Leadership practices consist of leading by example (two items), coaching (six items), team interaction (three items). Knowledge based organizations performance is assessed using three items including: organizations products (two items), employees performance (two items), and organization reputation in the market (two items).
3 Theoretical Framework
The dependent variable is knowledge centric organizations performance, which is the variable of primary interest. We attempt to explain the variance in this dependent variable by the two independent variables of (1) Leadership skills and (2) Leadership practices. By General Colin Powell’s: “Leadership is the art of routinely accomplishing more than the science of management says is possible”. Interpersonal skills are “Considers and responds appropriately to the needs, feelings and capabilities of different people in different situations, is tactful, compassionate and sensitive, and treats with respect”.
Ho= Leadership does not affects knowledge based organization’s performance.
Ho: p = 0
HA= Leadership affects knowledge based organization’s performance.
HA: p >1
RESULTS AND DISCUSSION
|Variables |Mean |S.D |N |Cronbach’s alpha | |Independent variables | |Cognitive skills |1.64 |0.7795 |100 |.564 | |Interpersonal skills |1.53 |0.6276 |100 |.371 | |Strategic skills |1.60 |0.7695 |100 |.289 | |Leading by example |1.72 |0.828 |100 |.682 | |Coaching |1.62 |0.7848 |100 |.781 | |Team
interaction |1.80 |0.904 |100 |.784 | |Dependent variables | |Organization’s performance |1.85 |0.8027 |100 |.562 | |Organization’s offerings |1.96 |0.8795 |100 |.676 |
The leadership skills requirement means range from 1.53 to 1.64 and the S.D ranges from .6276 to .7795, showing a good range and variation. The leadership practices means range from 1.62 to 1.80 and the S.D ranges from .7848 to .904, while organization’s performance mean valued at 1.85 and S.D .8027 and organization’s offerings mean calculated 1.96 and S.D .8795.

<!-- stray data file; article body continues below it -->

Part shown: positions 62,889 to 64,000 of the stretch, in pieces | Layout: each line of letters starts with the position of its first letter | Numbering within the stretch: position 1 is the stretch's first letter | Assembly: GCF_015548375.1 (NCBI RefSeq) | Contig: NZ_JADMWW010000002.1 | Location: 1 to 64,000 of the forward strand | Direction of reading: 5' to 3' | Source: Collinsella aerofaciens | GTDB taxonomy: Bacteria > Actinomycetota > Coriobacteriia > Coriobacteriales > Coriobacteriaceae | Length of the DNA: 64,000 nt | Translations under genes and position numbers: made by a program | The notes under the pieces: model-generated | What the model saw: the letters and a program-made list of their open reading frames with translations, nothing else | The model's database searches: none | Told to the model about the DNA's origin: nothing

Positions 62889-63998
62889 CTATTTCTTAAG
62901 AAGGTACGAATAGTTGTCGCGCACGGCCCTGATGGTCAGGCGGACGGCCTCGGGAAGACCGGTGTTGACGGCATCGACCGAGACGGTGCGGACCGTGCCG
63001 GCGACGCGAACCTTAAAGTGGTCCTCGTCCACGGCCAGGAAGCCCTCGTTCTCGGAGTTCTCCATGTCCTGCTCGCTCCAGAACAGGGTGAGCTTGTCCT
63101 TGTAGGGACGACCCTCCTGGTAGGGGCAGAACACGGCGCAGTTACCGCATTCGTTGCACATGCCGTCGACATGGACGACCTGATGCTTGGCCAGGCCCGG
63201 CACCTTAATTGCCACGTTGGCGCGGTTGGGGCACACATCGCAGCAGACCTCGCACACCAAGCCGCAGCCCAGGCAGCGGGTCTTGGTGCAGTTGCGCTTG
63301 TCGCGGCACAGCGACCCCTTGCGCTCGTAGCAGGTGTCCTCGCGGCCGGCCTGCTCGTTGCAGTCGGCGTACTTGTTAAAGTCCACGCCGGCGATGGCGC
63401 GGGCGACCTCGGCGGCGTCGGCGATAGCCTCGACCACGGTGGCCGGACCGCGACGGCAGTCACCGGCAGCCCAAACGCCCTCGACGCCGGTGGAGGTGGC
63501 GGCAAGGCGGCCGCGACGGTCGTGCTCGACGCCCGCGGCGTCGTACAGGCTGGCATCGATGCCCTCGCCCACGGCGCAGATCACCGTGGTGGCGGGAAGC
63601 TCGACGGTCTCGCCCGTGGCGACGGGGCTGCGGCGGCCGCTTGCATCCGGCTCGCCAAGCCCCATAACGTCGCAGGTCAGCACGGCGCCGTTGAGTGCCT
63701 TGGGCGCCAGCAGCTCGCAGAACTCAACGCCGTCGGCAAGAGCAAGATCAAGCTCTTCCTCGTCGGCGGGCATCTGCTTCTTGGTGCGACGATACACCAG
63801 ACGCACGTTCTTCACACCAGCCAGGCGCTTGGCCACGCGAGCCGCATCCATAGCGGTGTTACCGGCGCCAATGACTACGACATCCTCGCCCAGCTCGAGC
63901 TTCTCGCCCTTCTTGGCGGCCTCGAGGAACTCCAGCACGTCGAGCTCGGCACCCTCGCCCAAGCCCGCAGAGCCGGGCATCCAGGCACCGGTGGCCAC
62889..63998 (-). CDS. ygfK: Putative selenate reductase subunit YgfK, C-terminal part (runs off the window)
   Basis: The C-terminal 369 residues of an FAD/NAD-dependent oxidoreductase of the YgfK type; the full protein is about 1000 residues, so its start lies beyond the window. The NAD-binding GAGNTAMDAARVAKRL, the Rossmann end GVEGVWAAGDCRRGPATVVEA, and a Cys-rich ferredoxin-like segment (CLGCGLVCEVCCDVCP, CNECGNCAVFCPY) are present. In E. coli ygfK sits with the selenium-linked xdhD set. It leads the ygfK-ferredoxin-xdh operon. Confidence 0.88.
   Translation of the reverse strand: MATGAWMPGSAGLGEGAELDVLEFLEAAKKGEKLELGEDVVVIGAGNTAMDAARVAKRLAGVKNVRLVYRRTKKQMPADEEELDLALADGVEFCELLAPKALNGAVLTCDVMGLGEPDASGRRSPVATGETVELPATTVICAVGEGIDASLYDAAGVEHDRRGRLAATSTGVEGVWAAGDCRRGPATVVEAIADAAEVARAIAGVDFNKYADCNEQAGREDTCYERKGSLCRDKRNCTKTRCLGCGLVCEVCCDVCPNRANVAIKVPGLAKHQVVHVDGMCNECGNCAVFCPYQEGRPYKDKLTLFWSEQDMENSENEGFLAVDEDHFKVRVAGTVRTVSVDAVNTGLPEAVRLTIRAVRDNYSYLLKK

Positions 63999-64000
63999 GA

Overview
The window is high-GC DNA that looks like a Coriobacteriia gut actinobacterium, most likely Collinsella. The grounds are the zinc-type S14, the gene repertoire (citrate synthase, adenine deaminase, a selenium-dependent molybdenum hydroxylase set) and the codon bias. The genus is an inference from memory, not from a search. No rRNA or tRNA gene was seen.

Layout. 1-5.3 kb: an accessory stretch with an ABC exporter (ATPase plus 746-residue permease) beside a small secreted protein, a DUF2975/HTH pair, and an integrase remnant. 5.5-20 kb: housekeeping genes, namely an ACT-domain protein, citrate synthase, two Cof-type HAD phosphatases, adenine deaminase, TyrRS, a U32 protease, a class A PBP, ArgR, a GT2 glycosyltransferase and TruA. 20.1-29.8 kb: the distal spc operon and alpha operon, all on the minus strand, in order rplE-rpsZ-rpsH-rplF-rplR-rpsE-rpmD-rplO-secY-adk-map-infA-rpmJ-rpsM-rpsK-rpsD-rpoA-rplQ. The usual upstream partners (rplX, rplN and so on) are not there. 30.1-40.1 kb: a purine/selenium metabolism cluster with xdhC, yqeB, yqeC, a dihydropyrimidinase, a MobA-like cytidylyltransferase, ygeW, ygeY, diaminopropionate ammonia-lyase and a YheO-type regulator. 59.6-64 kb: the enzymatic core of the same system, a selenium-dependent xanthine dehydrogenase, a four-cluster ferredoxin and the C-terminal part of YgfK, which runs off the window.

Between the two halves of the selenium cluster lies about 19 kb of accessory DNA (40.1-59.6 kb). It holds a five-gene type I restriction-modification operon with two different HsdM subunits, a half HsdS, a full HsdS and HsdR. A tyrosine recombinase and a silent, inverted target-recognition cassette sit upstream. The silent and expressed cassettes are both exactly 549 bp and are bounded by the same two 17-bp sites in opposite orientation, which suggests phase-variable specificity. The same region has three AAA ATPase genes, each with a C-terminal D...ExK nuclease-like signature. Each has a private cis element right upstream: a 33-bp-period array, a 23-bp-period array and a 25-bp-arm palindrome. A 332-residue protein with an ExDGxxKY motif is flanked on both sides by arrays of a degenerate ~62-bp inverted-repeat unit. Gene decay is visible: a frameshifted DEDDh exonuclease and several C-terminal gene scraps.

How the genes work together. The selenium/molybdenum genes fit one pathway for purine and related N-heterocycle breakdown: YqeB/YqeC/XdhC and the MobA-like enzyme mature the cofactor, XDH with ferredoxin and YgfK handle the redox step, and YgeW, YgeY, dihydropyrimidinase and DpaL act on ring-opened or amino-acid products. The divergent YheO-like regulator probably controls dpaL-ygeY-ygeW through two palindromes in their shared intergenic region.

The correlation between
CONCLUSION AND RECOMMENDATIONS
This research proposes and tests a model of leadership skills and practices to better understand the contribution of leadership towards the performance of knowledge centric organizations. The main objective of this research is to investigate the relationship between the leadership skills, practices and KBO’s performance. The findings show how leadership improves the performance of knowledge centric organizations.
A knowledge organization focuses on developing interpersonal, structural and network relationships to achieve its goals and objectives effectively and to further generate new knowledge and capabilities for organizational competitiveness and success.
Several aspects of the leadership skills were tested, most of which attained empirical support. The major findings are as follow. First, leadership skills grouped into three- parts complex: cognitive, interpersonal and strategic skills. Second, leadership skills were related to organizationallevels. That is, jobs at higher level in the organization have significantly greater overall leadership skill requirement.
These findings have important implications for organizational research and practice. They provide empirical evidence of the usefulness of considering different categories of leadership skills. Practically, this indicates that careful attention should be given to management development systems because as managers proceed from lower, to mid, to top level jobs, the rate at which they acquire strategic skills will need to be faster than that for leadership skills in general.
Our results imply that effective leadership skills and practices positively impacts key aspects of KBO’s performance. We hope that future research will take advantage of the conceptual and practical findings and further test the model in the other organizations and improve management development, placement and hiring system in knowledge centric organizations.